- Frodo's friend, the wizard Gandalf, possesses magical powers used to protect and defend justice. What kind of being does Gandalf seem to reflect from the real world? (See "A" below)
- Possessing the ring for an extended period of time turned a hobbit named Smeagol into a pitiable, obsessed Gollum. It begins to have similar influence on Bilbo Baggins and on Frodo. What kind of influences in our world does the ring seem to reflect? (See "B" below)
- The world of Middle-earth seems to be a dark, ominous place. But there are moments of delightful relief and heroic self-sacrifice. How do both fit a Christian view of reality? (See "C" below)
THINK ABOUT IT:
- A) Tolkien created the wizards of Middle-earth as supernatural beings similar to angels in the real world. Of course, we can't see angels - but they possess powers and must submit the use of those powers to the authority if the good Creator (as does Gandalf) or submit them to the evil revel (like Saruman).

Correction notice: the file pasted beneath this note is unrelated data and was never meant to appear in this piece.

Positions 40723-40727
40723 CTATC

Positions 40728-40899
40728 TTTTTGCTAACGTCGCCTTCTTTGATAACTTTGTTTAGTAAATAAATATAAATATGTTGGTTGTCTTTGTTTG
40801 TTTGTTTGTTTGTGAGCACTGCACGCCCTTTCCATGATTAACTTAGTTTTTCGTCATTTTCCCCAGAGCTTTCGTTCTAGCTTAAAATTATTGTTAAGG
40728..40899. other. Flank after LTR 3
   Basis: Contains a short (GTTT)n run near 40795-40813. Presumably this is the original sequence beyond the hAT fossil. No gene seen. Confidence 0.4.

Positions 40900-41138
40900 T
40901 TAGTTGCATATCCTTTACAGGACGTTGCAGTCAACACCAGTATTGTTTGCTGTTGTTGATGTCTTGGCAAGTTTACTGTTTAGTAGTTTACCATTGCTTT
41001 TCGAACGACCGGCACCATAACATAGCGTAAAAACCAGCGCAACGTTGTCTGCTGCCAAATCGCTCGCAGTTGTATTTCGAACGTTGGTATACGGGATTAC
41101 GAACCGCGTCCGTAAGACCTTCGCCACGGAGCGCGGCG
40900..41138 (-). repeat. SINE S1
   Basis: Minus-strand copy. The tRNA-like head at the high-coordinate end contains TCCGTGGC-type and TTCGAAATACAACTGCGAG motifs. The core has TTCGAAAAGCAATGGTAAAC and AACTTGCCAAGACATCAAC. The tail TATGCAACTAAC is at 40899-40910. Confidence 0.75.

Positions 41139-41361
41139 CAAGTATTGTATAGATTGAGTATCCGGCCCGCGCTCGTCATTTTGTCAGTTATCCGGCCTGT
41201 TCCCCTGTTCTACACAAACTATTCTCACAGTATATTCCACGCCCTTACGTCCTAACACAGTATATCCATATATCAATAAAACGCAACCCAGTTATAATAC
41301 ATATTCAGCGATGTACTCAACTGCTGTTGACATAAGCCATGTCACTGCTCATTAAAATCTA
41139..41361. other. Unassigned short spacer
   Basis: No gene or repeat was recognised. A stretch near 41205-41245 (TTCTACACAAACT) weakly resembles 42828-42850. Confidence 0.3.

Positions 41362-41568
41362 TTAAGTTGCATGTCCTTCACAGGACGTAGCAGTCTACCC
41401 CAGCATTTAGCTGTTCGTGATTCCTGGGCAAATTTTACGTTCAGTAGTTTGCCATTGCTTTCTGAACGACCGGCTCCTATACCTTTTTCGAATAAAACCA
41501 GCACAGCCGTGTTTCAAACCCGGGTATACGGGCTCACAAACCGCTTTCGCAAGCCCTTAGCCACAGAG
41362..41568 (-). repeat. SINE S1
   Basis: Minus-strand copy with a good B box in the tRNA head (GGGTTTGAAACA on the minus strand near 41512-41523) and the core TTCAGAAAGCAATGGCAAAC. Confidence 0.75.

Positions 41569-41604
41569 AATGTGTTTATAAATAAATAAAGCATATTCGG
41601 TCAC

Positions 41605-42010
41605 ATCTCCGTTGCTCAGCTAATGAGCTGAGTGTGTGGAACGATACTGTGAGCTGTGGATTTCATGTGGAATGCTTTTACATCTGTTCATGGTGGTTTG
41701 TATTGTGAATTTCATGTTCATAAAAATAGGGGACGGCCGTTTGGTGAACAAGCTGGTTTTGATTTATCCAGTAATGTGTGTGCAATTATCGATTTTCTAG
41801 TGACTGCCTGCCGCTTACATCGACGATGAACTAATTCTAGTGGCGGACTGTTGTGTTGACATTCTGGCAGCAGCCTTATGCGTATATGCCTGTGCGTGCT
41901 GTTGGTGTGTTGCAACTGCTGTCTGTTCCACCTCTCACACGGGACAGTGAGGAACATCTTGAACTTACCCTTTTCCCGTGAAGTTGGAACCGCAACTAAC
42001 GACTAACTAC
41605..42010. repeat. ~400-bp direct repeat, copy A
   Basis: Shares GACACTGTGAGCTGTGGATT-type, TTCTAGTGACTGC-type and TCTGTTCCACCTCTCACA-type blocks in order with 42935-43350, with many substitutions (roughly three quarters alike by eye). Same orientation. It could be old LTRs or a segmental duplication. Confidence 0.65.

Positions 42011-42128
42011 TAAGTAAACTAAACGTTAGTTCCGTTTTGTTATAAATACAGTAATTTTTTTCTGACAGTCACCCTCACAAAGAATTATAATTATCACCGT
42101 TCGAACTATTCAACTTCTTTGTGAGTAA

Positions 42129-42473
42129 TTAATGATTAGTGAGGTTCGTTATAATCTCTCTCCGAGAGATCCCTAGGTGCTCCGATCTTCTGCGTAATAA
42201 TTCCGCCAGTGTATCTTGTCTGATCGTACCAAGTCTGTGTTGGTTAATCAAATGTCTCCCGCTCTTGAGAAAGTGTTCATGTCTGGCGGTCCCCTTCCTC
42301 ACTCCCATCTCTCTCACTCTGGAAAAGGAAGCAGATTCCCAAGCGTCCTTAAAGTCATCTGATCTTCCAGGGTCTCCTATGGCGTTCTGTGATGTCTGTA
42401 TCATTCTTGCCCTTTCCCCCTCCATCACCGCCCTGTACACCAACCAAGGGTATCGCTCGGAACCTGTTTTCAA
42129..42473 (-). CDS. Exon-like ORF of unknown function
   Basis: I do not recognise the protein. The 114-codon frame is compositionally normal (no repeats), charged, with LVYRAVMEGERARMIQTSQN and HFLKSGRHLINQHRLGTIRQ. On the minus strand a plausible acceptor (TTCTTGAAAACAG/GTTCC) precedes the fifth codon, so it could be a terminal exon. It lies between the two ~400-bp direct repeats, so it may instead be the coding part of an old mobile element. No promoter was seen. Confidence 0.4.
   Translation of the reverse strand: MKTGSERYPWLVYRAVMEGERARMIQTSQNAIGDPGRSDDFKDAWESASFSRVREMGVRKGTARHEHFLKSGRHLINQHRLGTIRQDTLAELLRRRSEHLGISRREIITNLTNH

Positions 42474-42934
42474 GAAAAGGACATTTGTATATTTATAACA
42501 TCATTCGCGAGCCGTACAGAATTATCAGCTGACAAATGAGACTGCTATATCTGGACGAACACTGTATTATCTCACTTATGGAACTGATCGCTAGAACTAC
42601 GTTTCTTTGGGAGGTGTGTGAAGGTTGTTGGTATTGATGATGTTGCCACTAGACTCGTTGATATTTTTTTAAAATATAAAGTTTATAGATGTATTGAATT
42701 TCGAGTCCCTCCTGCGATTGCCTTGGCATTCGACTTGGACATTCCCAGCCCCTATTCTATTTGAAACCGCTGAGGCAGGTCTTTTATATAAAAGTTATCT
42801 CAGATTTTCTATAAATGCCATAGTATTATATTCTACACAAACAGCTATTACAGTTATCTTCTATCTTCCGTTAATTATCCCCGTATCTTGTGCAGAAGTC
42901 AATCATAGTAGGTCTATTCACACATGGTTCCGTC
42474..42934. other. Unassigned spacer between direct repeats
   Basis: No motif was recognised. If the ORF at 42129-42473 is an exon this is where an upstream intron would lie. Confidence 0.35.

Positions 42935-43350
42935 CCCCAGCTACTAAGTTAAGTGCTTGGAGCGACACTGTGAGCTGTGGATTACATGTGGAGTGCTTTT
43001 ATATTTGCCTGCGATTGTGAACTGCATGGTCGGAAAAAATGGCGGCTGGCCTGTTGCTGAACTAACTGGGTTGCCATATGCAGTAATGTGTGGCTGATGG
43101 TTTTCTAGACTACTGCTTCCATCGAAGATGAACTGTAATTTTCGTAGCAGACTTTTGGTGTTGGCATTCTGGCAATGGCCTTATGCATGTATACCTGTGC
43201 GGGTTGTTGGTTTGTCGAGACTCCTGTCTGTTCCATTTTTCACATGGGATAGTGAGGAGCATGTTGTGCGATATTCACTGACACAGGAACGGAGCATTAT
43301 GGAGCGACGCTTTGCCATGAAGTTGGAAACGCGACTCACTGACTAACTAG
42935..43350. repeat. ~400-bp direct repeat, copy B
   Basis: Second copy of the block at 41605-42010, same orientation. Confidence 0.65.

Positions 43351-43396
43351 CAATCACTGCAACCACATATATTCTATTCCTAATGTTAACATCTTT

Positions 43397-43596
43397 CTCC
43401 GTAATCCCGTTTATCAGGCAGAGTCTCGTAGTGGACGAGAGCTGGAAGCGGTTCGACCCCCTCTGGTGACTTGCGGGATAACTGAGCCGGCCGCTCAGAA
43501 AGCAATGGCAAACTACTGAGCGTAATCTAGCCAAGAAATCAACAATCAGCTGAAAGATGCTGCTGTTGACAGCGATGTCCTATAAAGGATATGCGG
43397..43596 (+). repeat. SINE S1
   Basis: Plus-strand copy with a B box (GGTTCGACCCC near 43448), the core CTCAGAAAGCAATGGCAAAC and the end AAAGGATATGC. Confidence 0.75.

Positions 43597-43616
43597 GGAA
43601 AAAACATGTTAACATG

- B) The ring of power shows the de-humanizing influence of submitting ourselves to anything other than God - be it drugs, alcohol, power, sex or any number of alluring vices. Read I Corinthians 6:12 to discover why we must guard ourselves against such addictive influences.
- C) Christianity is not naive when it comes to evil. We recognize that we live in a world dominated by dark forces serving God's enemy - the devil. But we also find hope in the redemptive power of Christ's sacrifice. (See Romans 6:23)
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